Yosif Astrukov

 

Moving Stills at Synthesis Gallery (12 March–8 April) is a mixed event combining a photo exhibition and screenings of documentaries by curator of photography and filmmaker Trisha Ziff, held jointly with this year’s edition of Sofia International Film Festival. The admission to the screenings at the PhotoSynthesis café is free. Photographs and information about the documentaries Chevolution (2008), La maleta mexicana (The Mexican Suitcase, 2011), El hombre que vio demasiado (The Man Who Saw Too Much, 2016) and Witkin & Witkin (2017) are on display in four rooms at Synthesis Gallery. The films tells the stories of photographers Alberto Korda––the legendary ‘Guerrillero Heroico’ photograph of Che Guevara, used now for various purposes; of three lost boxes recovered in a closet in Mexico City in 2007 of photos from the Spanish Civil War by Gerda Taro, David Seymour and Robert Capa; of legendary Mexican photographer Enrique Metinides; of photographer Joel-Peter Witkin and his twin brother, painter Jerome Witkin.

Trisha Ziff attended the unveiling of the exhibition and the screenings; talked about her works and answered questions at the discussions. The documentaries and the exhibited photographs trace these four stories telling the lifes of the photographers and details about the taking of pictures. The films are constantly shown on screens at the gallery. Standing visitors are, of course, unable to see the feature-length documentaries out, immersing themselves in their atmosphere and stories. Those, who have missed the screenings, are recommended to watch the films online, and visit the gallery to devote their attention to the images, which are impactive, documentary and true to life.

The photograph of Che Guevara is all too familiar, being so mirthlessly commercialised that a few have a clue to how and when it has been taken, what the original has been and who has pressed the button of the camera. Cuban photographer Korda, born Alberto Díaz Gutiérrez, never even dreamed of his photograph evolving into a modern iconic image found on all sorts of contemporary products, from caps to posters to online collages. It is hard at the same time to imagine another photo that has been estranged to such a degree from its own prototype, becoming even an emblem of antagonistic ideologies.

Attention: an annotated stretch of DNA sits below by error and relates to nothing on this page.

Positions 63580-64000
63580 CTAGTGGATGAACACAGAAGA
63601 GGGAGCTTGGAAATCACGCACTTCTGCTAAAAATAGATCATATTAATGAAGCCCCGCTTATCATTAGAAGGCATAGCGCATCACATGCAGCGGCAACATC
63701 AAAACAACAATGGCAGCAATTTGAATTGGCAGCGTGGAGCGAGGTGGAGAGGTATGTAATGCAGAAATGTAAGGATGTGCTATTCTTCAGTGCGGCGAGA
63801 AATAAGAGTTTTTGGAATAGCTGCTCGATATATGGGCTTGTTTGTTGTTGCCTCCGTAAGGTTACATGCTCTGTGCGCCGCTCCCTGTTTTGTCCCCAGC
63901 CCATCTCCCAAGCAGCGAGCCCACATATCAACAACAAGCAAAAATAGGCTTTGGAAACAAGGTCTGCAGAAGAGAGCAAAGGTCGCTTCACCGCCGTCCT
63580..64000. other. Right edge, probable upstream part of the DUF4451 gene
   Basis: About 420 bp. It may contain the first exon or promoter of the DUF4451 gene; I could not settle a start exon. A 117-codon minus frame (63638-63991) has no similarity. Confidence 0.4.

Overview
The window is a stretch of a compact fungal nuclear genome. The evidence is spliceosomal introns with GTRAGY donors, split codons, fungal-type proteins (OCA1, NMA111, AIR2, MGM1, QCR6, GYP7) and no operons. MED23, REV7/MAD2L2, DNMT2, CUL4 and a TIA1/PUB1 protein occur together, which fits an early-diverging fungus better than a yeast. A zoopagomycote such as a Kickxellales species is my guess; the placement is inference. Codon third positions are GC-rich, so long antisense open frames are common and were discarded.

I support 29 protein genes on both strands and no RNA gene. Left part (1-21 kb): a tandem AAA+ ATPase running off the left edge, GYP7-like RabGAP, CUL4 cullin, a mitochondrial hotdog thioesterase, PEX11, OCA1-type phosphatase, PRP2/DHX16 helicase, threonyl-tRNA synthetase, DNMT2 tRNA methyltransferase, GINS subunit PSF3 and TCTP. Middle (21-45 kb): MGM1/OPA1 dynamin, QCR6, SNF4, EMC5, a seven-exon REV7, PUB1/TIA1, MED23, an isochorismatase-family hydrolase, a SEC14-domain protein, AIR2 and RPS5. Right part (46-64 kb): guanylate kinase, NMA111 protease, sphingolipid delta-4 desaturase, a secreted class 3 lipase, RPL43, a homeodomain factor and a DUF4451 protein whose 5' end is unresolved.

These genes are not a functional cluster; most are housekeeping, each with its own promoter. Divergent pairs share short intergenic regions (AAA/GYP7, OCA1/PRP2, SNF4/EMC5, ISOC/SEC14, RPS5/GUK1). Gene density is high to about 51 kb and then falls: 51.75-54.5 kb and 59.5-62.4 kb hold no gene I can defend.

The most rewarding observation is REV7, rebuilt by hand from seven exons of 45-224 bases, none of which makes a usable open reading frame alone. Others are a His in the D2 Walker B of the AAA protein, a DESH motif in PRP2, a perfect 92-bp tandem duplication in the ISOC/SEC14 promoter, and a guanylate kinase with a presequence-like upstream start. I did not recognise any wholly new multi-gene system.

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Death in Enrique Metinides’ photographs is difficult to describe. In this sense, I feel obligated to say that they are not suitable for children. The images he has succeeded in capturing are now more of a taboo and probably taken as crime scene photos for police archives and ought to be censored by the media. At the same time their authenticity is almost palpable, giving you the creeps and hushing you. The almost shocking effect of the dead bodies lying in unnatural positions, accompanied in some instances by their personal stories, is somewhat tempered only by the passage of time. They exude stillness, the silence of death.

Similar is the impact of the images from the Spanish Civil War (1936–1939). Robert Capa, an icon of photojournalism, has been featured in a number of films and books. The very story of the finding of those 4,500 negatives seventy years later is no less intriguing. As with the case of the photos by Vivian Mayer discovered posthumously in storage lockers and sold, I’d inevitably ask myself as to how many other pictures and negatives have sunk into oblivion, never reaching the public…

I believe that this type of documentary photography teaches us a lesson. Being so true, unadulterated and real, it provides information about the age, time and people. Photography almost lost with the advent of new technologies. With the contemporary strongly manipulated and processed digital photography, the question is as to what evidence of our time shall be handed down to posterity. Looking at the photos in Moving Stills, one can clearly see how much more valuable documentary photography becomes with the passage of time.

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